Some brief advice from our legal department:

Just a short note on the possible complete illegality of the entire Treasury strategy on gas:

Eagle –eyed readers of this blog will have spotted that I drew attention some time ago to the, how can I put it, tampering with DECC’s previous gas deployment projections that accompanied the Treasury’s “dash for gas” proposals as set out in the “Gas Strategy” (here and here). This turned a proposal to generally review the fourth carbon budget in 2014 into a plan to revise targets in the fourth carbon budgets upwards if the EU does not stiffen its climate change targets by that date. And of course, the purpose of that upward review would be to pave the way for large numbers of full-time producing gas-fired power stations to be installed at the heart of the energy mix, way into the next two decades, sidelining those awful windfarms and the like.

Well…the legislation under which carbon budgets are established, the Climate Change Act 2008, permits  a review of the budget and its targets if the circumstances under which the budget was set have significantly changed. What the EU may or may not do concerning its own legislative targets cannot be classed as one of these circumstances.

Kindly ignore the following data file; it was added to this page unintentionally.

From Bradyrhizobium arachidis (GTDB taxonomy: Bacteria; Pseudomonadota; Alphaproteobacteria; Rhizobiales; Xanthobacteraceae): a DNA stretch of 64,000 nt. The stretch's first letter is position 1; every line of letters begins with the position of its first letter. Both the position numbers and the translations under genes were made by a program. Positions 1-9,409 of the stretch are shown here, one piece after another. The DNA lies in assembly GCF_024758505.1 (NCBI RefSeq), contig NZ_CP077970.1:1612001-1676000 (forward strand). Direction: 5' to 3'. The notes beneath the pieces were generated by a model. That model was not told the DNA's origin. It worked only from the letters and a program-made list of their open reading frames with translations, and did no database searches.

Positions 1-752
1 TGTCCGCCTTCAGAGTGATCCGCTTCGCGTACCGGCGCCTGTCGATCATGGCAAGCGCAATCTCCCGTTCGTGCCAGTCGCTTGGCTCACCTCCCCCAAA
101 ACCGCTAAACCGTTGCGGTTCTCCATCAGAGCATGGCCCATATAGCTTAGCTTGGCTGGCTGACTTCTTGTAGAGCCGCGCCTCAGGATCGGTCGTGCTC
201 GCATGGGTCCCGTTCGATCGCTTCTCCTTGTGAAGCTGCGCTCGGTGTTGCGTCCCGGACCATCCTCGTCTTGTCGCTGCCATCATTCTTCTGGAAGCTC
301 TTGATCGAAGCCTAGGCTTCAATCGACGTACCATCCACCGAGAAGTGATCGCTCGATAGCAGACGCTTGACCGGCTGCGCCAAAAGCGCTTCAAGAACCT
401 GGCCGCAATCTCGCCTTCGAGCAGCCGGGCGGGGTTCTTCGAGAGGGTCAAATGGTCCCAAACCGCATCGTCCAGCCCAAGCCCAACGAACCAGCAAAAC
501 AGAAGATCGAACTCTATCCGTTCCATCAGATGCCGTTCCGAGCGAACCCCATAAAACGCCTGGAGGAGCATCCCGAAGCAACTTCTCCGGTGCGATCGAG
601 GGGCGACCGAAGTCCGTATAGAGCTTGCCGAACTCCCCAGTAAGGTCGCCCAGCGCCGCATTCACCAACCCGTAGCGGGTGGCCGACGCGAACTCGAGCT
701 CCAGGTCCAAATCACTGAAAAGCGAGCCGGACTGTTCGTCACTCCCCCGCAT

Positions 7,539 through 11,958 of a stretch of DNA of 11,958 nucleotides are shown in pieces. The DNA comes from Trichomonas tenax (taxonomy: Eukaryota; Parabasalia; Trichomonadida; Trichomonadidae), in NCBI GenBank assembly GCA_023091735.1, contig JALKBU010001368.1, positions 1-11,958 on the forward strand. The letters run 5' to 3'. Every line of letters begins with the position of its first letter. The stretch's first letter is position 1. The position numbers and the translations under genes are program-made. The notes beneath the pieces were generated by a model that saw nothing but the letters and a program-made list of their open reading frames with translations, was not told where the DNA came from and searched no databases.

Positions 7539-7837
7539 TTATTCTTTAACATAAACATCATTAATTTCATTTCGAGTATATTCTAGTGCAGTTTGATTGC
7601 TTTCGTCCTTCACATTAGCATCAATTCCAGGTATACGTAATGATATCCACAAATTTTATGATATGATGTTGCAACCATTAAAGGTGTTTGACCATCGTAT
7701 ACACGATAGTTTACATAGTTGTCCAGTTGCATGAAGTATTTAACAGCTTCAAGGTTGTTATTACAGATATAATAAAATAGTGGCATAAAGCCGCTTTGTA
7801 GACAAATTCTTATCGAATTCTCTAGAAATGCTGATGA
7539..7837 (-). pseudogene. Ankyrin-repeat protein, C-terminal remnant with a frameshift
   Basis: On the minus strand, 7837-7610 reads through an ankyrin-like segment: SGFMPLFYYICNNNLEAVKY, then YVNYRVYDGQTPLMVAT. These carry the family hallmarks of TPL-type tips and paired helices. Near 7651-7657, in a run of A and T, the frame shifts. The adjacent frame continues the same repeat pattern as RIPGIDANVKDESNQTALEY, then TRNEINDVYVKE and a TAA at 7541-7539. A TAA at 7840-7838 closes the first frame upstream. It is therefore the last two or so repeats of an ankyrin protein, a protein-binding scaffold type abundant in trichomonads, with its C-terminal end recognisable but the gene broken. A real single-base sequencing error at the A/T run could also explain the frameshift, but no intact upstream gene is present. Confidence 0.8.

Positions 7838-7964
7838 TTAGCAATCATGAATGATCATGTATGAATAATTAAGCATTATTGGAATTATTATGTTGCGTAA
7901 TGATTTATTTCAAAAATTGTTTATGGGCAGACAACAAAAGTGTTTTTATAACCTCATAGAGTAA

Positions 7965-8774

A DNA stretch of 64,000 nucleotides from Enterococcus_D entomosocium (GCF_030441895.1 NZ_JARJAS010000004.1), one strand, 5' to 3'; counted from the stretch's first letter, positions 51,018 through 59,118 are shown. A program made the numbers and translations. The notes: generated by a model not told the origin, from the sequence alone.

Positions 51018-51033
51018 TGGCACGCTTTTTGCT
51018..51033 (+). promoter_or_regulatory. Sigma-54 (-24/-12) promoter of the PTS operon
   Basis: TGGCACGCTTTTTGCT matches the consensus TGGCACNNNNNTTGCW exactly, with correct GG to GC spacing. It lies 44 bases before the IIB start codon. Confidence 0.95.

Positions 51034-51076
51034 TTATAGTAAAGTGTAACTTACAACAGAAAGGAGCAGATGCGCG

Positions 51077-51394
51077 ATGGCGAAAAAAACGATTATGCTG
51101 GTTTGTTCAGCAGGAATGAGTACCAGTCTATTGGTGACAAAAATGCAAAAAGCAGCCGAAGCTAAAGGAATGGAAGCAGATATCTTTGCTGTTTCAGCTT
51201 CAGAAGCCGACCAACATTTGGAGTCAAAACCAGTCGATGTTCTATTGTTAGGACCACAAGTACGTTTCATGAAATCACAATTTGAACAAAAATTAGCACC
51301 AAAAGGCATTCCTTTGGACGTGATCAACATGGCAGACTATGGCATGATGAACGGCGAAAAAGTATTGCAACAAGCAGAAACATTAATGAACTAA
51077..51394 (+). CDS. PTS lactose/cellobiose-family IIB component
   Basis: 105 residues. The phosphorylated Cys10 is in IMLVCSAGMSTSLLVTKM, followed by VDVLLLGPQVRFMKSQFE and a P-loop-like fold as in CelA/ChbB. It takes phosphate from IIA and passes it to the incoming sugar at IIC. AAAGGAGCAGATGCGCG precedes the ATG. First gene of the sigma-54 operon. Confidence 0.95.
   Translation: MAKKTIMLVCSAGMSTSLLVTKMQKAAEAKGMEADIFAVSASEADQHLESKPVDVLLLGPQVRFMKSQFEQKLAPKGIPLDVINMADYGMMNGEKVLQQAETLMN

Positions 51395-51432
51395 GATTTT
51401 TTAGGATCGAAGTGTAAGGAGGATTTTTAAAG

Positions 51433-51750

This is the thrust of  last week’s sharply worded letter from the Committee on Climate Change to the hapless Secretary of State who had the misfortune to have to write the Treasury’s gas plans somewhat awkwardly into his own department’s documents. It is, even if you only read it once, quite clear – revising carbon budgets upwards on this basis is a legal non-starter.

The only remaining question then, I suppose, is who gets to tell the Chancellor that the plan has no legal foundation, that it would certainly be judicially reviewable if proceeded with, and that another way forward will have to be devised.  I’m already picturing the scene as Ed creeps along the corridor and pushes the note with the good news under George’s door. And then runs.

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One thought on “Some brief advice from our legal department:

  1. There has been a change to circumstances – the BGS report suggests that we’ve got recoverable shale gas resources which were not known about when the previous budgets were drafted .

    Then there is a massive recession .

    People have grown tired of the idea that the UK should wear a hair shirt for some unproven hypothesis when countries like China which burn far more fossil fuels are questioning and don’t intend to act on .

    The legality of one Parliament trying to restrict following parliaments grounds for amending legislation is spurious anyway .

    It’s a bit like EU treaty’s ratcheting clauses .

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